Woodland denies Koepka with first US Open victory
3-wood shot key
PEBBLE BEACH, Calif. (AP) — In front of Gary Woodland was a 263-yard shot to the scariest green on any par 5 at Pebble Beach, especially with a U.S. Open on the line. Behind him by one shot on the leaderboard was Brooks Koepka, the most dangerous figure in major championship golf these days.
The safe shot was to lay up on the 14th and take his chances with a wedge
“The idea was to play for the win,” Woodland said.
With an extra boost of confidence from his caddie — Brennan Little, who was on the bag for Mike Weir in his Masters victory — Woodland delivered the shot of his life with a 3-wood that narrowly cleared a bunker, settled on the edge of the green and set up a birdie that gave him the cushion he needed.
The rest was pure theater — a 90-foot pitch off the 17th green he nearly holed, a 30-foot birdie putt on the final hole for a 2-under 69 and a three-shot victory that denied Koepka’s bold bid to match a century-old record with a third straight U.S. Open.
Woodland’s pitch across the 17th green over a hump that checked and trickled to tap-in range effectively clinched it, taking its place with other big moments on the 17th green in the U.S. Open such as Jack Nicklaus and his 1-iron off the pin and Tom Watson’s chip-in birdie. It even got the attention of Nicklaus.
“Took a lot of guts,” Nicklaus said on Twitter.
Woodland had that it abundance, along with a message from an inspirational friend.
“You got this.”
Until Sunday, when he cradled the silver trophy at Pebble Beach, Woodland got more attention from one hole in a pro-am at the Phoenix Open. He was gracious and encouraging to Amy Bockerstette, a 20-year-old with Down Syndrome and sheer optimism. Woodland invited her to hit a shot on the par-3 16th (into a bunker). He wanted to blast it out of the sand but she said, “I got this.” She hit it out to 8 feet and made the putt. The PGA Tour-produced video has more than 20 million views.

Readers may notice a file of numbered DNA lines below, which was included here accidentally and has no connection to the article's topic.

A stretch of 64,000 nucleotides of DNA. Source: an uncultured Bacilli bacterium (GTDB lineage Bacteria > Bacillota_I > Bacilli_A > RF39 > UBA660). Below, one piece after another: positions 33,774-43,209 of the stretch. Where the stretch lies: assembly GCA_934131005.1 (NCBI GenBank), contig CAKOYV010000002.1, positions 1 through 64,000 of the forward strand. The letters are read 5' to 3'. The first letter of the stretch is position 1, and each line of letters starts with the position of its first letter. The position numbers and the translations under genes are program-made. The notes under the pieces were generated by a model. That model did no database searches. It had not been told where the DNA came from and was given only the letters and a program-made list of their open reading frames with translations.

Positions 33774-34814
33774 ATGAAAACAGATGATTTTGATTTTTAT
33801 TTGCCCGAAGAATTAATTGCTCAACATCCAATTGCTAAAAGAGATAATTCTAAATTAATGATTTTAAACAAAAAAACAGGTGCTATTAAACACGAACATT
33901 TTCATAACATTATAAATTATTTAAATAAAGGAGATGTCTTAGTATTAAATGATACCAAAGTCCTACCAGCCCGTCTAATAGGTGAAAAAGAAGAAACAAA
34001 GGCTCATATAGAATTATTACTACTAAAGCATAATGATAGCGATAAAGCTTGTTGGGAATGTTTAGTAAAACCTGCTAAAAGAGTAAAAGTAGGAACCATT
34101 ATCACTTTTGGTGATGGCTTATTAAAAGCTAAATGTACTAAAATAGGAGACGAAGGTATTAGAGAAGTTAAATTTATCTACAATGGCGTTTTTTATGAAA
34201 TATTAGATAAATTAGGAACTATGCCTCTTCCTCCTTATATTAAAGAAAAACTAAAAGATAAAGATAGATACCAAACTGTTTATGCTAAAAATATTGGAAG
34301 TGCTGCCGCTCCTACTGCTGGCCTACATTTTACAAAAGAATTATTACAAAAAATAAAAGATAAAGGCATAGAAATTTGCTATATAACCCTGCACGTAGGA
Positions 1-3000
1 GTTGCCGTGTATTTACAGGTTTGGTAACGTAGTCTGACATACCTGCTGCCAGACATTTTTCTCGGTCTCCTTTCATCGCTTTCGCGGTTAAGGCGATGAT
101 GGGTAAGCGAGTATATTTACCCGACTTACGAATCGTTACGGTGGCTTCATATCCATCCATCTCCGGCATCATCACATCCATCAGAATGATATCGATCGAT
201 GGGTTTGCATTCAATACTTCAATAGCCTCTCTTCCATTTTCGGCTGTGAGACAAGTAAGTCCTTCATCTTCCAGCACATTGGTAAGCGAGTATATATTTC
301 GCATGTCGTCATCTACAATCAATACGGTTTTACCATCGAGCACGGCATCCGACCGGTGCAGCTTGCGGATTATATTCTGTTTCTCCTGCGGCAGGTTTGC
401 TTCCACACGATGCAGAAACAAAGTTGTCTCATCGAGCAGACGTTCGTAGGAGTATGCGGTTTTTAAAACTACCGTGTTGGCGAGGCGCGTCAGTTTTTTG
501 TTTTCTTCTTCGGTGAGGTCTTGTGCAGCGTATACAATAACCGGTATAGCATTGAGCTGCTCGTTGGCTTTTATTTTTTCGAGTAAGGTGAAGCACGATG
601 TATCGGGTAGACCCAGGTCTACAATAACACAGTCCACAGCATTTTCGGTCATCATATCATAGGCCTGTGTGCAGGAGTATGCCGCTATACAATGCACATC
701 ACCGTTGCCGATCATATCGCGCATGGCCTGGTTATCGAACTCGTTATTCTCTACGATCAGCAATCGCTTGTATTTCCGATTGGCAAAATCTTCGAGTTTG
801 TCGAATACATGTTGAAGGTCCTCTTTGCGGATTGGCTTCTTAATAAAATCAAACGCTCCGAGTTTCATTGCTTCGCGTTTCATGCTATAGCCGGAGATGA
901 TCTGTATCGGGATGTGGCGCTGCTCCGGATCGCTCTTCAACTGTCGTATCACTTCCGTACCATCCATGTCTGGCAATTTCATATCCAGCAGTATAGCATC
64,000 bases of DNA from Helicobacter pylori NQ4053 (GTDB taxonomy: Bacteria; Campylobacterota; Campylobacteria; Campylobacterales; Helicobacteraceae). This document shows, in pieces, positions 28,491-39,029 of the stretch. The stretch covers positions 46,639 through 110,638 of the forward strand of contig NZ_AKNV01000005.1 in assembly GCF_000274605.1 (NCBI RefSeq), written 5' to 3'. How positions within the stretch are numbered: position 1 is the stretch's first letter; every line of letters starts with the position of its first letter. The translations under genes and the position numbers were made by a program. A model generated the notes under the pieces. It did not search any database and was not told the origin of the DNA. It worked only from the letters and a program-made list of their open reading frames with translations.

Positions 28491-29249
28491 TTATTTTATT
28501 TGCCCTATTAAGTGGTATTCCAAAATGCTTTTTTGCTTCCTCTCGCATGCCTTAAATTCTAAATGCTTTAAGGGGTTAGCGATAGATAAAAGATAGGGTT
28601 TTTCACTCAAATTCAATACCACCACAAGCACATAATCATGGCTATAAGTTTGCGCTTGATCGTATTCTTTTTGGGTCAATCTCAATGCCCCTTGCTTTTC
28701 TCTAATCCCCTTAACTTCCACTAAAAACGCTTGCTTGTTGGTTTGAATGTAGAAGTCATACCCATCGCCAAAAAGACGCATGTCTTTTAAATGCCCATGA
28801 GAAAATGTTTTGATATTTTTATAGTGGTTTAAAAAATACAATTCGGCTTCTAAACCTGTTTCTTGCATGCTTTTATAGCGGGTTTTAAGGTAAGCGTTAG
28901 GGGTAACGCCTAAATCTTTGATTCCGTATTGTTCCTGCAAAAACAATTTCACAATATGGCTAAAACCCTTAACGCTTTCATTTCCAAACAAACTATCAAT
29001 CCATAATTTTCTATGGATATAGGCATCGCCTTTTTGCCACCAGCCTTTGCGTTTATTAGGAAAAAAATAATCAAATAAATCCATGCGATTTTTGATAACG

“I told myself that a million times today,” Woodland said. “I’ve got this.”
Koepka didn’t make it easy, keeping the pressure on Woodland until the very end.
Both represent the modern athlete in golf. Both are unflappable.
Needing three putts to win, Woodland finished in style. He raised both arms in the air to salute the crowd, turned toward the Pacific and slammed down his fist.
“I never let myself get ahead,” Woodland said.
Koepka had to settle for a footnote in history. He closed with a 68, making him the first player with all four rounds in the 60s at a U.S. Open without winning.
“It was awesome to come this close to going three in a row. It’s incredible,” Koepka said. “I didn’t really think about it until I was done on 18 and realized how close I actually was to not making history, but tying it, I guess you could say. Just wasn’t meant to be this week.”